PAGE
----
Another lesson I’ve learned over the course of developing Guard Duty is one of ambition, that is, not to be too ambitious. I’ll spare you the history lesson (see my first Weblog for that) and skip to the current iteration of Guard Duty. When I started work on the game I was more than a little over ambitious, I had this neat idea revolving around a lovable dysfunctional protagonist who ends up travelling through time in an attempt to put right the wrongs he has caused. A neat concept with an infinite scope for storytelling. Where does he go? Who does he meet? How many time periods? Jeez, it’s a lot of stuff to think about. I put my head down and drafted out the story, planning each significant beat in the story structure whilst trying to envision how the game would play out. It wasn’t long before I realised that the story would have to be a little more grounded, it was far too much work so I decided to go with just one alternate time period rather than several.

I figured I would have the most fun creating two polar opposite ‘worlds’ for the player to explore, one in the old medieval-esque era and one a more futuristic setting, similar to some of my favourite films (Blade Runner, Akira, GitS etc). Admittedly, this took a lot of brainpower to get the initial story draft finished, I was trying to do something new (to me) and pretty ambitious for a video game. It meant that I had to do a LOT of rewriting of the story until I had something that felt coherent, after all I was trying to connect two storylines that were hundreds of years apart.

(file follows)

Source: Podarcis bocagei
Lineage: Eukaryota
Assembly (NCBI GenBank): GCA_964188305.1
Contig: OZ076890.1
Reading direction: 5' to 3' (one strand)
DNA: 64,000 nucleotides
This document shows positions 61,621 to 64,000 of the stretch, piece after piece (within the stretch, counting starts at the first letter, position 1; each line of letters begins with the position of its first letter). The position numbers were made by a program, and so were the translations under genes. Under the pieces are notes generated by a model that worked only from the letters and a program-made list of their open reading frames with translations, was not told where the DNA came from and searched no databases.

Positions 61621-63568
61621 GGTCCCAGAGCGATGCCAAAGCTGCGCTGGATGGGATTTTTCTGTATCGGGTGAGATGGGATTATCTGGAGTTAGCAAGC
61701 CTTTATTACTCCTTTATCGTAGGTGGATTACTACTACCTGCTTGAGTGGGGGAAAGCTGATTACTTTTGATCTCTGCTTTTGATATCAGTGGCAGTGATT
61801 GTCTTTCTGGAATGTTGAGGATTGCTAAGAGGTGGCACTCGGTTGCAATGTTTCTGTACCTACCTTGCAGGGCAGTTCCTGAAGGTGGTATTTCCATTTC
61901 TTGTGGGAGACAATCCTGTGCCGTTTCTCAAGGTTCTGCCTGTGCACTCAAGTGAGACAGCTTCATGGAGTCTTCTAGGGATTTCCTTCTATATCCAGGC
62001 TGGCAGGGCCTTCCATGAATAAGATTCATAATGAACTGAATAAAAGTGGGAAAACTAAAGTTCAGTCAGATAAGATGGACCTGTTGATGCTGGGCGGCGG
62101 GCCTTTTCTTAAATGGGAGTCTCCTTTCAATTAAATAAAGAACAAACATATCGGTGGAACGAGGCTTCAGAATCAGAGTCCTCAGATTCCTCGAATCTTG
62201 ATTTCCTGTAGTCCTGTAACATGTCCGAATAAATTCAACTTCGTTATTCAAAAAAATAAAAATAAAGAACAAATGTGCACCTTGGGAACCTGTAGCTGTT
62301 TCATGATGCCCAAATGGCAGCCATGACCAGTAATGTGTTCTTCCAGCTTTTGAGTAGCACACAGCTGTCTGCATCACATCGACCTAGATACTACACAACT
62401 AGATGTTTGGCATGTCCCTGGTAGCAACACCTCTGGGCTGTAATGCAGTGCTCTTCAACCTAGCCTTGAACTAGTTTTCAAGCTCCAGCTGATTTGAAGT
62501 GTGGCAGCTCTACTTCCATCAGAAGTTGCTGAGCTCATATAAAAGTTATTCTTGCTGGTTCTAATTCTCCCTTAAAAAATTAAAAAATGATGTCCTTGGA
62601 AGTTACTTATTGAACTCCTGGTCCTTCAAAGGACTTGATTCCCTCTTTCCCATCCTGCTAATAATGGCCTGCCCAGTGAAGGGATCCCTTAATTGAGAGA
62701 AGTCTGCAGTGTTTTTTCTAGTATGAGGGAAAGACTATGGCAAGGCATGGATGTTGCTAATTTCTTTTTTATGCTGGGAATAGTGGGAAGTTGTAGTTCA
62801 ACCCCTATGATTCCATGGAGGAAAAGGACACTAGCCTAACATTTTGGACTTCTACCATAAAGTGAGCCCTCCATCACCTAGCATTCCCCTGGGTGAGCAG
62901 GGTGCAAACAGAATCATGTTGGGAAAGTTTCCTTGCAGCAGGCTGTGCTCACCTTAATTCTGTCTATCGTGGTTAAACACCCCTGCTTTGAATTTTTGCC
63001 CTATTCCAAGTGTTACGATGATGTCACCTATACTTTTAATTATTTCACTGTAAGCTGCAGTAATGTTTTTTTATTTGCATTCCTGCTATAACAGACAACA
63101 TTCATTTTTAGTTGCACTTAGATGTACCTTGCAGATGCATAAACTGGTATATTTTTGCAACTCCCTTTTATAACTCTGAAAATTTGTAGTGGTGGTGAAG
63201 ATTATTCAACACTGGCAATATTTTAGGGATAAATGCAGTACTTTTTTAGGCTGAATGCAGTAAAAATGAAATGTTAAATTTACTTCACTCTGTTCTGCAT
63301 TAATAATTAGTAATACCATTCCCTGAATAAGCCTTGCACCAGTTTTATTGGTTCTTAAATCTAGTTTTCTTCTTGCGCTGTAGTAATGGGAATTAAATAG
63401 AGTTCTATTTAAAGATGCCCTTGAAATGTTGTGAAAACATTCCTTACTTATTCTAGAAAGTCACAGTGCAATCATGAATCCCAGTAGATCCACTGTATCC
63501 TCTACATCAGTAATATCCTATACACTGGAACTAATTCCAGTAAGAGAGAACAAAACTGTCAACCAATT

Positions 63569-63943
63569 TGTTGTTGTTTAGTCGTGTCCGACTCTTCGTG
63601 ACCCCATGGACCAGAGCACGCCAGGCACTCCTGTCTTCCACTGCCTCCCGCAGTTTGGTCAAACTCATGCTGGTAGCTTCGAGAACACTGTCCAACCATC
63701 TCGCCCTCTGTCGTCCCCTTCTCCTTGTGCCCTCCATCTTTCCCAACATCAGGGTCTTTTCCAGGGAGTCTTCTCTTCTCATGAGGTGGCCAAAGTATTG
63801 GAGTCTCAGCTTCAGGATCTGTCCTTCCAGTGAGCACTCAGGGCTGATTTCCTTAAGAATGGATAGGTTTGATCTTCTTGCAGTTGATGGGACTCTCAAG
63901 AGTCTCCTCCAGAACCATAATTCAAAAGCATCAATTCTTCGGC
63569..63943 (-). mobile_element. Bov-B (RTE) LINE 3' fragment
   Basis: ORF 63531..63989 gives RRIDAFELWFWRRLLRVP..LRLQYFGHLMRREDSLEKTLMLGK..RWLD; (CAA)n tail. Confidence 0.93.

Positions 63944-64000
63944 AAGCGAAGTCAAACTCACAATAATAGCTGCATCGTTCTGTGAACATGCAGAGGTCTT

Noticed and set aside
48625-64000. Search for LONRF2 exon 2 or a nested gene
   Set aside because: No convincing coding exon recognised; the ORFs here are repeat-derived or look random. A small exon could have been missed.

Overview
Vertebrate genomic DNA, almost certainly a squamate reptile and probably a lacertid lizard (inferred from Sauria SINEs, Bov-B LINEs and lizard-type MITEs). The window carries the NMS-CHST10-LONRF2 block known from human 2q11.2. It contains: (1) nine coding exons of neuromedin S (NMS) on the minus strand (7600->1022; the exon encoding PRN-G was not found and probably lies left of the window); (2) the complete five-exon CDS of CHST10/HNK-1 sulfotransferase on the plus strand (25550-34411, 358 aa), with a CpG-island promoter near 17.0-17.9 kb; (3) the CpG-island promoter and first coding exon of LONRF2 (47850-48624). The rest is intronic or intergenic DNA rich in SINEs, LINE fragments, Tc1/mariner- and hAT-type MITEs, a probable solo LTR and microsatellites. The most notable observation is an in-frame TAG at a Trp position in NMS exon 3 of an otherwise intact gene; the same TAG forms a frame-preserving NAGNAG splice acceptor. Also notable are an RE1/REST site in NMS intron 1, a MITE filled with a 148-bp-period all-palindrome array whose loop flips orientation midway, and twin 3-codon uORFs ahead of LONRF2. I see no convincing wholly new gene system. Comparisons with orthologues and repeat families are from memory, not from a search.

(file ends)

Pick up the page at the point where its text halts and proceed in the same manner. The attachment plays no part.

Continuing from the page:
My shortcoming came when I had finished this draft, I had the story planned out and a rough idea of a few of the puzzles along the way, but this wasn’t anywhere near enough. I went straight ahead and started drawing out backgrounds, designing characters and creating the ‘world’ that the player would experience. Word of advice - don’t do this.

This is the important bit and the best advice I can give anyone looking to take on a large scale adventure game project; Create a rough (very rough) skeleton ‘game’. By this I mean a playable template of your entire game, from start to finish using crappy programmer art. There has been nothing more valuable in GD’s development than this step. By creating the game using mere sketches for backgrounds has allowed me to focus entirely on the story, dialogue and gameplay. You are able to get a feel for how long the game will be, you know exactly how many locations will be in the game and you can get a feel for where you need to add cutscenes, animations and any extra story elements. This also helps immensely for productivity, prior to this step I was getting caught up over trying to get the visual style to a finished quality, taking days or weeks perfecting all the art and animations for single locations (like the town pub, or town square) when I should have been working on getting a playable game together. When you’re using sketchy, half arsed programmer art you no longer worry about these things and can solely focus on getting the game playable, which is a lot more satisfying and feels like you’re making a lot more progress.

Here’s a great example, this is from one of the later sections in the game. It took me an evening to put together and was actually easier to tweak because the rope doesn’t get lost in the background.

So, don’t be a dummy like me. The ‘skeleton game’ should be your first priority after you’ve decided on the story and overall plot points, it’s a really rewarding process when you can go back and play through last week’s work, feeling like you’ve made substantial progress.

…and on that note I should get back to work! Thanks for reading, ‘til next time.

-Nath